The sprawling set of issues has only one common denominator: avoiding some of the self-
inflicted wounds that cost them so dearly in recent election seasons. One clear indication of the cautious mind-set came Thursday when House Speaker John A. Boehner (Ohio) acknowledged that he is helping to train Republicans in how to deal with female challengers next year, so that they can avoid some of the offensive remarks of GOP candidates in years past.
“Some of our members just aren’t as sensitive as they ought to be,” Boehner said.
And across their ideological spectrum, House Republicans now say that they want to avoid shutting down the federal government and other blunders that Democrats could turn against them in the election year.
“Look, we don’t want to be the obstructionists,” Rep. Thomas Massie (R-Ky.), who in October refused to vote to keep the government open if it funded the health-care law, said Wednesday in an interview.
Massie is one of many aggressive conservatives lowering expectations for next year, embracing the realization that their effort to shut down the government as an attack on the ACA was a strategic failure. He is now ready to pass a funding resolution for the rest of 2014 with those health-care funds in it to avoid another political pitfall.
“I’m ready to go with existing law on budget, so that shows you where my expectations are, and I think it’s the best way to avoid a shutdown,” Massie said.
The 2014 agenda is still several weeks away from being formally crafted, which typically occurs in late January at the annual issues retreat. House Majority Leader Eric Cantor (Va.) has already begun holding meetings with GOP lawmakers to try to figure out which items need attention and which need to be on the back burner. An election year almost always brings an extra layer of political sensitivity, and history suggests that the midterm election in year six of a presidency is troublesome for the party of the commander in chief. That, combined with Obama’s falling approval ratings from the troubled rollout of the federal health-care Web site, has some Republicans envisioning pickups next November.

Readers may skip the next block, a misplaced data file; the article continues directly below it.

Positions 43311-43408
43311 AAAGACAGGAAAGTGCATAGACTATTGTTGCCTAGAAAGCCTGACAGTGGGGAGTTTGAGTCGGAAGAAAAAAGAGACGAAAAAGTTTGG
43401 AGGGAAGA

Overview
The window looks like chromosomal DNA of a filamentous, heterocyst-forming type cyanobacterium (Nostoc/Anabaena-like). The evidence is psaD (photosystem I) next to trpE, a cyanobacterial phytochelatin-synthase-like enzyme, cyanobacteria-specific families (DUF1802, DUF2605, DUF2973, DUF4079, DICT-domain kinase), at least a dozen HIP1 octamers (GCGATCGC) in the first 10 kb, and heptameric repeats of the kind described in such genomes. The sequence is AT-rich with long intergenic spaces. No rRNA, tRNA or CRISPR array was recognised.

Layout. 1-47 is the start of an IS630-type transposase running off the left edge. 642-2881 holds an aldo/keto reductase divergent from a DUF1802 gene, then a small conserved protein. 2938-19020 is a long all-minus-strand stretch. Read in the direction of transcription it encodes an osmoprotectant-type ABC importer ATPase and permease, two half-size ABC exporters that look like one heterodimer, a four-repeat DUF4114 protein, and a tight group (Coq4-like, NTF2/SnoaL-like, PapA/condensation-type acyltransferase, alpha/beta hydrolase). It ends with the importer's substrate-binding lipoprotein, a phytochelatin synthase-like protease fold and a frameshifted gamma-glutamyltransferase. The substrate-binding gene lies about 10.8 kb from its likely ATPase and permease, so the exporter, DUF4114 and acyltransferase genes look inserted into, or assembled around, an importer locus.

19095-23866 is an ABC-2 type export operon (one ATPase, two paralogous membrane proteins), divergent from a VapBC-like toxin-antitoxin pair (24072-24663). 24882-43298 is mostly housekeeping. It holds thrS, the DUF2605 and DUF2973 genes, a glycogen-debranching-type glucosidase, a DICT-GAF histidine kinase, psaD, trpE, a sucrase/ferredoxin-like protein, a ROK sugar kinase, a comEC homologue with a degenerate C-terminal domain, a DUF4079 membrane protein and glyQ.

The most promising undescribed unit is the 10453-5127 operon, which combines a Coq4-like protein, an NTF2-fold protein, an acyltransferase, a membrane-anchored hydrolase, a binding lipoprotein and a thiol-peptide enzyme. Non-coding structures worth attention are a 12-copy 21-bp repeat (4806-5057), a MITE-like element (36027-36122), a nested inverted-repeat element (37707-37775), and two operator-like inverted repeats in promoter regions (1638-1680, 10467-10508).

That is in stark contrast to mid-October, when Republicans feared their majority might be in jeopardy because the public was so outraged by the shutdown. Some are cautioning against any new, big proposals that might give Democrats an opportunity to distract from the health-care quagmire by targeting new GOP proposals.
“It may be politically prudent to do nothing,” said Rep. Devin Nunes (Calif.), who comes from the establishment wing of the Republican conference. But Nunes said there was a “responsibility” to be more than just against the ACA, a sentiment that was echoed by a cross-section of Republicans.
“We need to have the Republican alternative. You’ve got to be for something,” said Rep. Mike Simpson (Idaho), a close Boehner ally. “We’ve laid it out with a lot of individual bills. I think it’s time to put it altogether,” said Rep. Steve Scalise (La.), chairman of an influential conservative caucus.